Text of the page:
Post a Tribute to your Grandmother in a comment below to share what you want the world to know about her. Here are Tributes from Sarah and Jenny to inspire you:
My darling Grandmother; my Nana, died almost exactly a year ago, leaving a gaping hole in a family, who while spread physically across the world, are also tied together through our mutual love and respect for her. Losing her husband and soul mate at a young age, and being left with a farm and four children, she could have been forgiven for feeling sorry for herself. Suffering a debilitating stroke, also at such a young age, you might expect that she would have asked for more help. But no, Nana was a ‘chin up’ kind of woman; a champion at brushing herself off, standing up straight, putting some lipstick and blush on and getting on with things. She knew fine well that nobody likes a complainer, so saw little point in lamenting the negative, choosing to see the best in everyone; radiating positivity and a contagious enthusiasm for life. One of the most loyal, fair, honest and loveable women I will ever have the privilege of knowing, my Nana, and the memory of her, propel me to be a better person every day. I try to see people in their most positive light, as she did; give them the benefit of the doubt, as she did and fiercely love my family and my husband, as she did. I thank her, quietly, everyday for teaching me to be the kind of woman I want to be.
Oh I have to tell you about Granny Kate! Sadly, she left when I was only 8 (back in the late 70s) but she was a warm hearted, funny woman who always had a grin on her face.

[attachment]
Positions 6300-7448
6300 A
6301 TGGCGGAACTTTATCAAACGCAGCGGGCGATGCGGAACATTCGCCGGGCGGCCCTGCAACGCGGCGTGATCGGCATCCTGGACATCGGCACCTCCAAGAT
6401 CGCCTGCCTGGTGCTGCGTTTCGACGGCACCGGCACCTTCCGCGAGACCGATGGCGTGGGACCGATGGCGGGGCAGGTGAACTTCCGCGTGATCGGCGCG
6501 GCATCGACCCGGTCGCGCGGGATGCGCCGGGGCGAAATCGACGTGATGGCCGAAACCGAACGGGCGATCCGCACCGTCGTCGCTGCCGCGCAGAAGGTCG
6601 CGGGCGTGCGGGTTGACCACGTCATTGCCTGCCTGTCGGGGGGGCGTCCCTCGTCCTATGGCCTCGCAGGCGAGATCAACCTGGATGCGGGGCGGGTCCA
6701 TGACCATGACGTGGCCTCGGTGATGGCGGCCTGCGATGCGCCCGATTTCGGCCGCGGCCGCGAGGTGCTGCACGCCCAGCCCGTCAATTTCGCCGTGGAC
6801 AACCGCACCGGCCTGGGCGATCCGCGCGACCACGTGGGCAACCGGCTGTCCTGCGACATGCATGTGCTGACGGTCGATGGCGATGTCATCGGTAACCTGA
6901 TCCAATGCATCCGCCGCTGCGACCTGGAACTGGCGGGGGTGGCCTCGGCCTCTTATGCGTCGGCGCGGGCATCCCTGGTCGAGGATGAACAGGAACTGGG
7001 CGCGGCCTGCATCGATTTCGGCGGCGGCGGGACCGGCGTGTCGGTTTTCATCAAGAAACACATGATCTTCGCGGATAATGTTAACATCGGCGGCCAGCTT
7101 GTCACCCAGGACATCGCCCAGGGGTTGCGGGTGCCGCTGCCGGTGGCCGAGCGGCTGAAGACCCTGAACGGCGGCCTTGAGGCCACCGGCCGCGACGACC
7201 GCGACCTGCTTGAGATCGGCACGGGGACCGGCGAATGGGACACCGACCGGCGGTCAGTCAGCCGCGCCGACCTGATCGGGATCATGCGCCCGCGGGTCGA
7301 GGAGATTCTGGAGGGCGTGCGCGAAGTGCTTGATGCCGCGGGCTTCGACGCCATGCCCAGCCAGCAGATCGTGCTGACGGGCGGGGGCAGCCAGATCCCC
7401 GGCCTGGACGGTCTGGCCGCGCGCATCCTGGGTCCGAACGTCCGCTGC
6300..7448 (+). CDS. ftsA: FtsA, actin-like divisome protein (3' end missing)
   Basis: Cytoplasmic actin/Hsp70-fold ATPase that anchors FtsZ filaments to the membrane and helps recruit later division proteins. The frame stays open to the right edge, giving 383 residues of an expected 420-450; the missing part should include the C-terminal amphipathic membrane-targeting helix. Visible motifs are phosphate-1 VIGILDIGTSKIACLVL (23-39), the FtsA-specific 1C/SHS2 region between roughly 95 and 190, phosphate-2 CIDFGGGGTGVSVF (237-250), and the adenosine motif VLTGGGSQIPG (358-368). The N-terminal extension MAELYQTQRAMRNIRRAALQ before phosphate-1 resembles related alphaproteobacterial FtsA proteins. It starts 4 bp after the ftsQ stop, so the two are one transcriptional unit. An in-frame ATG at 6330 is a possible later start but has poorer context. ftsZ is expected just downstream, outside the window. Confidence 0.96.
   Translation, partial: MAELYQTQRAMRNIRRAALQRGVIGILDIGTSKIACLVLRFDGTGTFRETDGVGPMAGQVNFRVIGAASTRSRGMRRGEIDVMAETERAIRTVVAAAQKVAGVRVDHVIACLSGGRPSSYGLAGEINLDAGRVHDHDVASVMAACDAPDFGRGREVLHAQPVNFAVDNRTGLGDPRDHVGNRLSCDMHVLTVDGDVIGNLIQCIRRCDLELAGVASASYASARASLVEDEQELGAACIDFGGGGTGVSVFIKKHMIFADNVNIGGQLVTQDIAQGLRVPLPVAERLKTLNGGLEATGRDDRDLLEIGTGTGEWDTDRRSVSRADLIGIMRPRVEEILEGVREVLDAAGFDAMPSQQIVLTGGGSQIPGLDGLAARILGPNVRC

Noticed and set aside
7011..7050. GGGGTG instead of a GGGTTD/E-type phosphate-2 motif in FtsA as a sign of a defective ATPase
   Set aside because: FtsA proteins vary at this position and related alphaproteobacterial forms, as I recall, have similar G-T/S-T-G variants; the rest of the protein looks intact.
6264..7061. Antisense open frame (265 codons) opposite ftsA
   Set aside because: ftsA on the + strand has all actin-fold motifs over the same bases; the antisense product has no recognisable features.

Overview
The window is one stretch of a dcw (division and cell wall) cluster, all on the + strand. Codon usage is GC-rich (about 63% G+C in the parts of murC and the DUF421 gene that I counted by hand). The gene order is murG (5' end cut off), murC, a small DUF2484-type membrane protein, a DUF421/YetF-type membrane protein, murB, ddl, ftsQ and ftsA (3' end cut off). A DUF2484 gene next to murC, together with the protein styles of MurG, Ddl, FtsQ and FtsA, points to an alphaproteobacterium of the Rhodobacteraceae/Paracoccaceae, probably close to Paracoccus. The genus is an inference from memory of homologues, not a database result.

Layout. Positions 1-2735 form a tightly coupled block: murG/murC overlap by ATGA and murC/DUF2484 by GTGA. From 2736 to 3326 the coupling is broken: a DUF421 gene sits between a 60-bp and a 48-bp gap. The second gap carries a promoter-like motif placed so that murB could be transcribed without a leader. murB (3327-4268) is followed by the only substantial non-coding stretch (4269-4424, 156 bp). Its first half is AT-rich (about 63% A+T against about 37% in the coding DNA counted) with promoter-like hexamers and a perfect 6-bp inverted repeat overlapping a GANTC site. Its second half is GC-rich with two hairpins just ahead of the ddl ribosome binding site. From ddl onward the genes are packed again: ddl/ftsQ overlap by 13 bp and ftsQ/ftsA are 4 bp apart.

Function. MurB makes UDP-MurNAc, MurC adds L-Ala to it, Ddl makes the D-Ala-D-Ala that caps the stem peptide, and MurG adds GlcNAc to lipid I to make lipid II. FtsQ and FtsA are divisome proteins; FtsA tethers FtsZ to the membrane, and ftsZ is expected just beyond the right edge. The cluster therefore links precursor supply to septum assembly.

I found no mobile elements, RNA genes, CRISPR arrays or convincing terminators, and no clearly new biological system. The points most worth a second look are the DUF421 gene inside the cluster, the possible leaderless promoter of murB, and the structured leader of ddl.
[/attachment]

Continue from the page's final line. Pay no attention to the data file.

She used to babysit me. We’d watch the old variety shows that used to be on TV in the 70s, and she’d tell me all about the music halls. She told me how, if an act wasn’t good enough, everyone would boo and throw vegetables. So if someone came on the screen we didn’t like, we’d boo them and pretend to throw vegetables.
I also remember her doing the ironing for my Mum. Granny Kate would pick up my brother’s jockstrap hold it up and shout “Look! No bum! No bum!” which made me collapse in fits of giggles.
Granny Kate had 8 children who survived … I think there may have been one lost too, although my Mum won’t talk about it. She lived in Edinburgh, and my Grandad was a man with a temper on him. The family were very poor. As an adult, I can read history books and learn about what it was like for women raising a family in the 1930s and 40s. I realise Granny Kate would have had a hard life, yet she was still able to laugh and joke.
She was only in her late 60s when she left us. Cancer took her. I really wish she’d been around for a few more decades, but the memory of her is still strong in me today. love you, Granny! xxxx
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